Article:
It is difficult to avoid being swept up in the current tide of optimism about Africa and resource development. For once, Africa is not only portrayed by outsiders as a continent of poor people suffering and fighting over civil wars and dependent on good will and aid.
At the same time, the new, positive single story narrative (see, for instance, Robert Rotberg’s recent book Africa Emerges) is based on a set of potential futures which read as if the international business community had discovered a new El Dorado of investment opportunities in Africa.
So let us focus on resource extraction. The storyline is that Africa is broadening the new frontiers of resource development, shifting the geo-strategic energy and mineral map of the world – from sizeable new finds of off-shore oil and gas in East and West Africa, to iron ore reserves in Sierra Leone, Liberia, Congo and Central Africa.
The story goes on to say that a significant proportion of these new resource developments are in contested areas, in regions with a history of conflict.
Optimism – but what has changed?
While not disputing these new developments, the problem with this new narrative is its lack of historical depth. What has really changed? Is it about intensity and volume of revenues? Are these new investments increasingly reaching into so-called fragile countries and in particular remote areas? And perhaps more importantly, are resource developments happening in response to increasing demand, or is this a resource boom and a situation of over-supply? One participant in a recent meeting I attended at Chatham House suggested that the reason why the Kenyan government is racing so urgently to develop the Turkana oil reserves is precisely because they fear the discovery of cheaper new oil reserves elsewhere.
The answers to this set of questions would enable us to properly understand the extent to which the situation has really changed.
This resource boom narrative is now often associated with an optimistic approach that attempts to criticize or transcend the ‘resource curse’ story. So how beneficial are natural resources for development and peacebuilding? The problem is that experts are struggling to find good examples. The Indonesia-Aceh peace process or the South Sudan ‘well planned but badly implemented’ process are often referred to as good examples, but with limited enthusiasm.
‘Business for peace’
It is not surprising that the potential for business to play a role in peacebuilding, and the conditions under which this can happen, is becoming a key policy debate – given the so-called resource boom and its focus on ‘fragile states’. The fact that resource extractive businesses are the first type of business to get involved in post-conflict (if not conflict) situations is also used as another justification to think about their potential role.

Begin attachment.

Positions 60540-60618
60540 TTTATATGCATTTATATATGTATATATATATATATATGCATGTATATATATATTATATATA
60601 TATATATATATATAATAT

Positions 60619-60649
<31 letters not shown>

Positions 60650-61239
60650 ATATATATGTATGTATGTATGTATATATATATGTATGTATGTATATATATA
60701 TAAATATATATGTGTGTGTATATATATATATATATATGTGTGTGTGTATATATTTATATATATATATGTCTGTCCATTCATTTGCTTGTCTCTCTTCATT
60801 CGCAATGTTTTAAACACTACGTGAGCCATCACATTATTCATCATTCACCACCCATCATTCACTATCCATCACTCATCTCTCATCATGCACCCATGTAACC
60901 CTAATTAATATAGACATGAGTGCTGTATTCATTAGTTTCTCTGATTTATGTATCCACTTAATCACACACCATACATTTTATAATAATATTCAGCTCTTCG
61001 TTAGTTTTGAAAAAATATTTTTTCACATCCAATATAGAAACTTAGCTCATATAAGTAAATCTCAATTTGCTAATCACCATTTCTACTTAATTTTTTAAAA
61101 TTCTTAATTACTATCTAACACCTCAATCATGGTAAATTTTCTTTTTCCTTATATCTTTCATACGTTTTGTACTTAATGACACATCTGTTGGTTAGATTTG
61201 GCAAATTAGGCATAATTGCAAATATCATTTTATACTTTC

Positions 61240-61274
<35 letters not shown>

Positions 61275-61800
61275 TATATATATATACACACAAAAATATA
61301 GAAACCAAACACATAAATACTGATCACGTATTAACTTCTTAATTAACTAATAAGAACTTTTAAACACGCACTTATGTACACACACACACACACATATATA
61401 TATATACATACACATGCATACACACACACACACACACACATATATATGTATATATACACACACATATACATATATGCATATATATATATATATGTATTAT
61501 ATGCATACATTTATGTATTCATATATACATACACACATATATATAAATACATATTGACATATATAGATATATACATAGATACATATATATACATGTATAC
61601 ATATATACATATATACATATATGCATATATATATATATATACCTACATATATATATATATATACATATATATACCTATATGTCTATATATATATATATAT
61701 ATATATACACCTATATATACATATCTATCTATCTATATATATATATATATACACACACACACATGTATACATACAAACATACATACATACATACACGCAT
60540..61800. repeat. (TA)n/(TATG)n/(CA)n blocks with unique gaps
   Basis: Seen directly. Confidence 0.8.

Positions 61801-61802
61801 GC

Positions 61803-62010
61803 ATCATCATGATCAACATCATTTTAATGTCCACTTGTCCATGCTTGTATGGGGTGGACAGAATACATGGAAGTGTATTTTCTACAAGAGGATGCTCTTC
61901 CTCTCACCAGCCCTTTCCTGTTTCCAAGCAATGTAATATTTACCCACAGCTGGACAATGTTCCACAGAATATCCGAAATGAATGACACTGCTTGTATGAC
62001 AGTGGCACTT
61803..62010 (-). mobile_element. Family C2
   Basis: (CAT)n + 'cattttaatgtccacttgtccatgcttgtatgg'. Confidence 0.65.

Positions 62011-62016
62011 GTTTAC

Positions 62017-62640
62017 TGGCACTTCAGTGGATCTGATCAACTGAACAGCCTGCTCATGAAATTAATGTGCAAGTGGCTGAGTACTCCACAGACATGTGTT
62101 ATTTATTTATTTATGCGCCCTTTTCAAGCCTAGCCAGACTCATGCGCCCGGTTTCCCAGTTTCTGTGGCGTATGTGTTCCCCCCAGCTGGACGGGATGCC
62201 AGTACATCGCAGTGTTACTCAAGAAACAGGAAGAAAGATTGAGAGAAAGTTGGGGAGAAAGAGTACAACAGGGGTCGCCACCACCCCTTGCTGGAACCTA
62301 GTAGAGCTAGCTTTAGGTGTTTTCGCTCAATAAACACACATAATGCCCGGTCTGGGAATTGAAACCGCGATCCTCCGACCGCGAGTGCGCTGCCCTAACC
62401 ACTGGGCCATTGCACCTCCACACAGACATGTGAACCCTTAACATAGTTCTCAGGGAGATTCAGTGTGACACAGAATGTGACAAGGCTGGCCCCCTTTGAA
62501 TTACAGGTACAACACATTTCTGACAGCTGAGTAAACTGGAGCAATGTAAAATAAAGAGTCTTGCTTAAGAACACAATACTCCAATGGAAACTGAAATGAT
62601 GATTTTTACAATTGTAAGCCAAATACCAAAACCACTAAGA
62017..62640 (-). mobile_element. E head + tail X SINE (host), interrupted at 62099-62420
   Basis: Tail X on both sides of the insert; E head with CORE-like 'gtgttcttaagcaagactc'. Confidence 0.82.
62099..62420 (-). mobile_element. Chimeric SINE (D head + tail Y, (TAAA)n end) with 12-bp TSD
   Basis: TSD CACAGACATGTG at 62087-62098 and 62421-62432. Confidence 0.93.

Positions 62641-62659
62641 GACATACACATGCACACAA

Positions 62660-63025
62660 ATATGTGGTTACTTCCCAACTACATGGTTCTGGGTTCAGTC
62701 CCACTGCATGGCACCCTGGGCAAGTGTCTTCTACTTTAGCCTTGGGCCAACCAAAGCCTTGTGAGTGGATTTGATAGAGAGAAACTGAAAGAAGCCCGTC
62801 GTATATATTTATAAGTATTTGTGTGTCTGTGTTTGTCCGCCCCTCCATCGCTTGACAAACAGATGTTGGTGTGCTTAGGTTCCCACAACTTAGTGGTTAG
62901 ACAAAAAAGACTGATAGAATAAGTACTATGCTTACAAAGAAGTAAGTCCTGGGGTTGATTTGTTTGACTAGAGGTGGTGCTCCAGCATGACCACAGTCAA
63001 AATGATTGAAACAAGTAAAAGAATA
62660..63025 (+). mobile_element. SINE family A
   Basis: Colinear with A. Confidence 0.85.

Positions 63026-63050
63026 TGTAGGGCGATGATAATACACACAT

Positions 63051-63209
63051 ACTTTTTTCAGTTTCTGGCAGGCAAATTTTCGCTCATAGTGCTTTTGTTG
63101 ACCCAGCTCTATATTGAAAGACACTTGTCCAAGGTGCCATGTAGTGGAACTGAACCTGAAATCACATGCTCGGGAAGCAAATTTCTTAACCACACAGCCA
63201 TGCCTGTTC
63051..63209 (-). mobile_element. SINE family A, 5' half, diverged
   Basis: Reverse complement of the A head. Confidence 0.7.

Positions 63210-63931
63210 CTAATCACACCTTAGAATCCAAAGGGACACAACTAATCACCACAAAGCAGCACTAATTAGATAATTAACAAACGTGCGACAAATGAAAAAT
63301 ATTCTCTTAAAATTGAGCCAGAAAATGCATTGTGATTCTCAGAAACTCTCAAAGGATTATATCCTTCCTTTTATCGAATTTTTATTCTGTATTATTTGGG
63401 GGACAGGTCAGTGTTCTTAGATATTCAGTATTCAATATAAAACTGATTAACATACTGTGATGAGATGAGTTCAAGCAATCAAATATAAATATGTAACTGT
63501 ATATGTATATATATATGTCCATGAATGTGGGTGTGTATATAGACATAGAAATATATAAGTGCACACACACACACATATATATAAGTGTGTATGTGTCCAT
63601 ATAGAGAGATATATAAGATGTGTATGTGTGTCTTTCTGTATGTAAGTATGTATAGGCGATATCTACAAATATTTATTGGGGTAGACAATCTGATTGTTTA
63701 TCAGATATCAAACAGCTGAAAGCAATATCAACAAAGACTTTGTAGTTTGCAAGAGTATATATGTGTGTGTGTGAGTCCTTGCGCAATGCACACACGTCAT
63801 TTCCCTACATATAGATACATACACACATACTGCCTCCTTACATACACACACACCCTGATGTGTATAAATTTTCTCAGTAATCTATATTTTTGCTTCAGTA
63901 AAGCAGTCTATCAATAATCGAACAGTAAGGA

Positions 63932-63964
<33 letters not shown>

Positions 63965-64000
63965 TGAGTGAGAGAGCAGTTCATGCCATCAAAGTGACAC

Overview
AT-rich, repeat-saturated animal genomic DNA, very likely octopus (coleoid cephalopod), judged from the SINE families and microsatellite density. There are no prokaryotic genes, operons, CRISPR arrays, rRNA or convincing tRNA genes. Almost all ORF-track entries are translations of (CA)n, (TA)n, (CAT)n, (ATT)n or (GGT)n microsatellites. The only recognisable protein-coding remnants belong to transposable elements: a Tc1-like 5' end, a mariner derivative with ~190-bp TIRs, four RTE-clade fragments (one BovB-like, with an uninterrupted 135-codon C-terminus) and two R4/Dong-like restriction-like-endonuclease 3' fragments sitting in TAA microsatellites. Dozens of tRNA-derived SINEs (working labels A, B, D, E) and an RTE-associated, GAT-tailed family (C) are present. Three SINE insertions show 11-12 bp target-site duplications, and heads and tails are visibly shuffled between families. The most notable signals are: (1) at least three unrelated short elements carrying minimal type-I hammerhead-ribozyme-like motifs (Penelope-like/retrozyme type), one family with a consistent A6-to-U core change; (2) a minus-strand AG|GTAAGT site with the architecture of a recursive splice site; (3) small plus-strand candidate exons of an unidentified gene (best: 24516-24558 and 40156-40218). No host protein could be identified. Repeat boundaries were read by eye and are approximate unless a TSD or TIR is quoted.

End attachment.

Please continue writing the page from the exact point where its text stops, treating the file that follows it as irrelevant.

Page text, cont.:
The slogan ‘business for peace’ raises a few eyebrows, questioning whether businesses could do anything more than corporate social responsibility. In fact, as another delegate at the Chatham House meeting mentioned, sticking to the ‘do no harm’ rule would already be a considerable advance.
The point here is not to be overly critical about business, but rather to question the expectations and responsibilities put upon ‘business for peace’ narratives.
Conflict sensitivity is not a realistic option for businesses as, very much like donors, they are political actors. Their business operation forces them to align with one or other of the parties in the conflict. Business cannot truly be perceived, or act as, an honest independent broker. Although one should encourage any moves towards peacebuilding, the narrative ‘business for peace’ may be harmful in hiding the responsibilities of governments (and potentially donors) to work for redistribution and social cohesion.
Jeremy Allouche is a Research Fellow at IDS and has recently begun working on a new project, Large development investments and local peacebuilding in Africa: Building and sustaining peace at the margins.
Photo: Sudanese Oil Workers by ENOUGH Project on Flickr (by-nc-nd)